case L of
   [] -> 0;
   [_|R] -> 1 + len(R)
 end.

This is - in my book - a step backwards.
You should haev the spec for the function and then pattern matching in the function clauses since it gives you:
  1. Overview of what the function does.
  2. 1st level overview of how the function branches out.
This makes debugging so much faster than having to get inside a function only to meet a case on the parameters as the first thing.

Cheers,
Torben


 


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J.
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Re: Function Declaration Syntax

Richard A. O'Keefe-2
In reply to this post by moi

On 13/05/2011, at 9:43 PM, Justus wrote:

> Hi all,
>
> I come to a question on function declaration syntax: why does function
> name appear in each clause?
>
> Name(Pattern11,...,Pattern1N) [when GuardSeq1] ->
>    Body1;
> ...;
> Name(PatternK1,...,PatternKN) [when GuardSeqK] ->
>    BodyK.

Why not?
That's how you do do it in mathematics when defining a recurrence.
That's how it's done in Haskell.
That's how it's done in SML.
That's how it's done in every functional language I know that _has_
multiple clauses (so, not in Lisp).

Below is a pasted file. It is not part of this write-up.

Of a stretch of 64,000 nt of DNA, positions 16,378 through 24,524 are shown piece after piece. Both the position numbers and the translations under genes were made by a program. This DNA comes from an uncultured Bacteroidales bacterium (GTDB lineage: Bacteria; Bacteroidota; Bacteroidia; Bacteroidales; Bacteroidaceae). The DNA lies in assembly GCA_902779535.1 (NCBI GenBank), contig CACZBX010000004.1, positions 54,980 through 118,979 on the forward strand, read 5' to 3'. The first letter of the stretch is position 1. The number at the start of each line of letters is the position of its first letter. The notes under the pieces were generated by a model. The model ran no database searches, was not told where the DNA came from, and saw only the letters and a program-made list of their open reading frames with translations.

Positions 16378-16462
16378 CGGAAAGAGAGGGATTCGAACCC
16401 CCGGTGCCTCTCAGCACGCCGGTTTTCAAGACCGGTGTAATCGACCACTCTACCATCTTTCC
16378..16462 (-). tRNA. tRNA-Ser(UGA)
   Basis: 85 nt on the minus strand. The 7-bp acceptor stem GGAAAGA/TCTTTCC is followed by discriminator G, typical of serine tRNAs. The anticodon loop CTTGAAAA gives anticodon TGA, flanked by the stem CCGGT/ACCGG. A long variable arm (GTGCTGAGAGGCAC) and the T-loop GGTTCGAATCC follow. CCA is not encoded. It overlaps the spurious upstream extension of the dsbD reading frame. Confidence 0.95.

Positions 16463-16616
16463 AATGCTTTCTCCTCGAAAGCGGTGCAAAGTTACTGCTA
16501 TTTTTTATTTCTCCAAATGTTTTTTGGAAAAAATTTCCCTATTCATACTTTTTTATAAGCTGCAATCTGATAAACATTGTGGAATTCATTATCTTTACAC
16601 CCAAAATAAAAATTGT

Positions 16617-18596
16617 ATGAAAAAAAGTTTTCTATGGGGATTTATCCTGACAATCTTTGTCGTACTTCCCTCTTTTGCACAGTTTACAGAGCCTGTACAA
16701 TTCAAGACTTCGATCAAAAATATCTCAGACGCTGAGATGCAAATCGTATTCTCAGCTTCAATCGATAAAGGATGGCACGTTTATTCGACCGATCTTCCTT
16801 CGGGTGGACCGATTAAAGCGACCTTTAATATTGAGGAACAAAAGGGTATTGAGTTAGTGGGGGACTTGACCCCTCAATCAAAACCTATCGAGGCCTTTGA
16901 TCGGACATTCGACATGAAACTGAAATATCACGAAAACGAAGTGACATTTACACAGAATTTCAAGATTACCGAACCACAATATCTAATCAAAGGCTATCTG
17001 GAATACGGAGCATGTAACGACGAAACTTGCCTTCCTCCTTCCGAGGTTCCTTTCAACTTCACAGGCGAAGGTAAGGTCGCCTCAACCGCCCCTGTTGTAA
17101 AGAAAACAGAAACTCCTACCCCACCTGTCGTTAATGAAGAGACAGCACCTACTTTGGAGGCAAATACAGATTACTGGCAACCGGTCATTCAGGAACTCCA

>
> It does not provide any information, except that one might make silly mistakes.

Which do you suppose human beings rely on, when reading the code,
to tell whether clauses belong together?

 - the function name at the beginning of the line where they can see it
 - a distinction between "." and ";" at differently placed ends of lines?

> If omitting it, a new problem is how to indent clauses properly and
> beautifully.
>
> Name(Pattern11,...,Pattern1N) [when GuardSeq1] ->
>    Body1;
>    (PatternK1,...,PatternKN) [when GuardSeqK] ->
>    BodyK.

Don't.  Use 'case' instead.

For what it's worth, I write

        fun (....) when ... ->
            ...
          ; (....) when ... ->
            ...
        end.

If you don't have a name to make the alignment obvious, you desperately
need the semicolon out the front.

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Re: Function Declaration Syntax

Richard A. O'Keefe-2
In reply to this post by Attila Rajmund Nohl

On 14/05/2011, at 3:01 AM, Attila Rajmund Nohl wrote:

> The (usual) problem is that this is not consistent. You have to write
> the function name for different function clauses, but must not write